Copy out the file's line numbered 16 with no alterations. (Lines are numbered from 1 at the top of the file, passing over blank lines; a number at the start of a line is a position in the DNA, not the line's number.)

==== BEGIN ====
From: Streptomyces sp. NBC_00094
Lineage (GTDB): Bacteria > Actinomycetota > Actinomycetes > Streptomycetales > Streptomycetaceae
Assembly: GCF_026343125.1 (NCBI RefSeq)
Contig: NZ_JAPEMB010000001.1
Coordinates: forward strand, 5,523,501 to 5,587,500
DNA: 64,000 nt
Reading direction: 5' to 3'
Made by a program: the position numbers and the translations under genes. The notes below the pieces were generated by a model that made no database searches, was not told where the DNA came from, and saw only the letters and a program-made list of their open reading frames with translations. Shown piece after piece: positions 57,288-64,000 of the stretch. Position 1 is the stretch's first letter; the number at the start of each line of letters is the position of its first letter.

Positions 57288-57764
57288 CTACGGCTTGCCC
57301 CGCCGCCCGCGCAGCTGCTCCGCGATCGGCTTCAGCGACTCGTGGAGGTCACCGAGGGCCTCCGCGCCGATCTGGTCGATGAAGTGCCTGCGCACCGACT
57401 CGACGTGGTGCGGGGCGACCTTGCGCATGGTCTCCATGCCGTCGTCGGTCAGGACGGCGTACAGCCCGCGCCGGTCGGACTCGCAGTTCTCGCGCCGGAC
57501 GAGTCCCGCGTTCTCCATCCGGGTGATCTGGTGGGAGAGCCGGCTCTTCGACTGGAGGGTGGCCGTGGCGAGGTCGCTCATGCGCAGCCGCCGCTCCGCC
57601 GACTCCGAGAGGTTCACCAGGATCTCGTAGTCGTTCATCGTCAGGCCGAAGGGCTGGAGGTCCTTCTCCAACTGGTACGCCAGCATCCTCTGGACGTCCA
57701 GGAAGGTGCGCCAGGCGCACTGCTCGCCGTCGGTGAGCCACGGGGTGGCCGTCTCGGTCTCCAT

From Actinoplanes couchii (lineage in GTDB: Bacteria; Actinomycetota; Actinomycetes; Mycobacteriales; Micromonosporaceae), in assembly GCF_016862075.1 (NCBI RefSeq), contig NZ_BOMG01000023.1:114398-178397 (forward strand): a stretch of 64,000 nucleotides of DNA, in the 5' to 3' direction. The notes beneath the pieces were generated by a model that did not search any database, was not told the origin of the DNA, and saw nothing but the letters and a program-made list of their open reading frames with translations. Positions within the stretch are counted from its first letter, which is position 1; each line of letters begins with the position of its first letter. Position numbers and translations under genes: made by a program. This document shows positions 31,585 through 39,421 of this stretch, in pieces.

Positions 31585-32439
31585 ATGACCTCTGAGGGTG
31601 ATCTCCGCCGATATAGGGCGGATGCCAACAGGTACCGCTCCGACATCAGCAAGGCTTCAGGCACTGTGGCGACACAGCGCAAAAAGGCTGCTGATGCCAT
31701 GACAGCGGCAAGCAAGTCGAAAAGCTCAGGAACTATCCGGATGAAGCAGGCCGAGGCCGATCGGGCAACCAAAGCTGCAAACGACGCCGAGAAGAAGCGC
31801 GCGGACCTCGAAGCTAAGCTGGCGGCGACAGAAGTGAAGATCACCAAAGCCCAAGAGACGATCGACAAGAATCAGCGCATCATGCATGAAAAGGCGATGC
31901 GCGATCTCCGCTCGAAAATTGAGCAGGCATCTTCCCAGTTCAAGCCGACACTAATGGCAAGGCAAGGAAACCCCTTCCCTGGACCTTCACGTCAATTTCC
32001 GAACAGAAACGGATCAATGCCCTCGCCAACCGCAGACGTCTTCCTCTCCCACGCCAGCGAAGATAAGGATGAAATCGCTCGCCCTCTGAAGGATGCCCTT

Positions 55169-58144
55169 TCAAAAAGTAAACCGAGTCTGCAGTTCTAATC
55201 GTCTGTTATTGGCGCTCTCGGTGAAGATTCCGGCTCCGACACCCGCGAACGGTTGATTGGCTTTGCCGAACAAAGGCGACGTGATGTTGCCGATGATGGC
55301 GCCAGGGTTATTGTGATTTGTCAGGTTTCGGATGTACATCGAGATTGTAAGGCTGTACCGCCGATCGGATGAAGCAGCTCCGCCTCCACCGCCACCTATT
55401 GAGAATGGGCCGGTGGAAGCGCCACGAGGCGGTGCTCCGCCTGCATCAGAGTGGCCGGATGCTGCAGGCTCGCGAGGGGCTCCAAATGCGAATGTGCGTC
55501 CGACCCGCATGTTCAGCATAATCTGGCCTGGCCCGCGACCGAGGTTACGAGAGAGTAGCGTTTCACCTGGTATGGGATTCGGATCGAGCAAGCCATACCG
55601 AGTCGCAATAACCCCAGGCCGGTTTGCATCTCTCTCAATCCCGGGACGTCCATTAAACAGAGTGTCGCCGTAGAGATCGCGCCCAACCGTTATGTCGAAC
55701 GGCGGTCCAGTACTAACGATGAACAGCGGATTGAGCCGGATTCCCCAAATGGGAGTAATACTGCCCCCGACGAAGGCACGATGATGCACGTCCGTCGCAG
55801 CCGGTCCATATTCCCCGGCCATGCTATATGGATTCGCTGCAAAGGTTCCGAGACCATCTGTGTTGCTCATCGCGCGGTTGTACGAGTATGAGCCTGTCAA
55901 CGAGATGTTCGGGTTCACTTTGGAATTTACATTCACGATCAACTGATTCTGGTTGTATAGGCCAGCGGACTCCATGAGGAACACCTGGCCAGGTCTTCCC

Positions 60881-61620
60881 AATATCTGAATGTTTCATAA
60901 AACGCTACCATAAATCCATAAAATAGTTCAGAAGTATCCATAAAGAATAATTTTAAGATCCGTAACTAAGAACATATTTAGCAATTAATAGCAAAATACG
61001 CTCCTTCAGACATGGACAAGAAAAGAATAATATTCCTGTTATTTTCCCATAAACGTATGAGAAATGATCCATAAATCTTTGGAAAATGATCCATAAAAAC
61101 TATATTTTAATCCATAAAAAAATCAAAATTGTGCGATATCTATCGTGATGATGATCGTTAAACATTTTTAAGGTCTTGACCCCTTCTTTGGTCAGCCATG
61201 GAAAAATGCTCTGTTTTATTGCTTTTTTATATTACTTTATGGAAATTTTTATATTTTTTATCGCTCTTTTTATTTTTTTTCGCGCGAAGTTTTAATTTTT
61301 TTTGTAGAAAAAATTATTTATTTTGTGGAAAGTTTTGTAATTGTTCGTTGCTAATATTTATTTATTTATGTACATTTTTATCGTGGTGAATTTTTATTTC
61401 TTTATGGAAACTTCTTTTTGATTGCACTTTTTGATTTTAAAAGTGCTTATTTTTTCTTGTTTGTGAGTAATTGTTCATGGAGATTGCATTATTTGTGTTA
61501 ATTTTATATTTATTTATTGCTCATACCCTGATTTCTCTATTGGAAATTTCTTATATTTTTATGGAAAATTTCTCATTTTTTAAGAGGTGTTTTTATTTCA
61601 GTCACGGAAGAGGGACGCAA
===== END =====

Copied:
From Actinoplanes couchii (lineage in GTDB: Bacteria; Actinomycetota; Actinomycetes; Mycobacteriales; Micromonosporaceae), in assembly GCF_016862075.1 (NCBI RefSeq), contig NZ_BOMG01000023.1:114398-178397 (forward strand): a stretch of 64,000 nucleotides of DNA, in the 5' to 3' direction. The notes beneath the pieces were generated by a model that did not search any database, was not told the origin of the DNA, and saw nothing but the letters and a program-made list of their open reading frames with translations. Positions within the stretch are counted from its first letter, which is position 1; each line of letters begins with the position of its first letter. Position numbers and translations under genes: made by a program. This document shows positions 31,585 through 39,421 of this stretch, in pieces.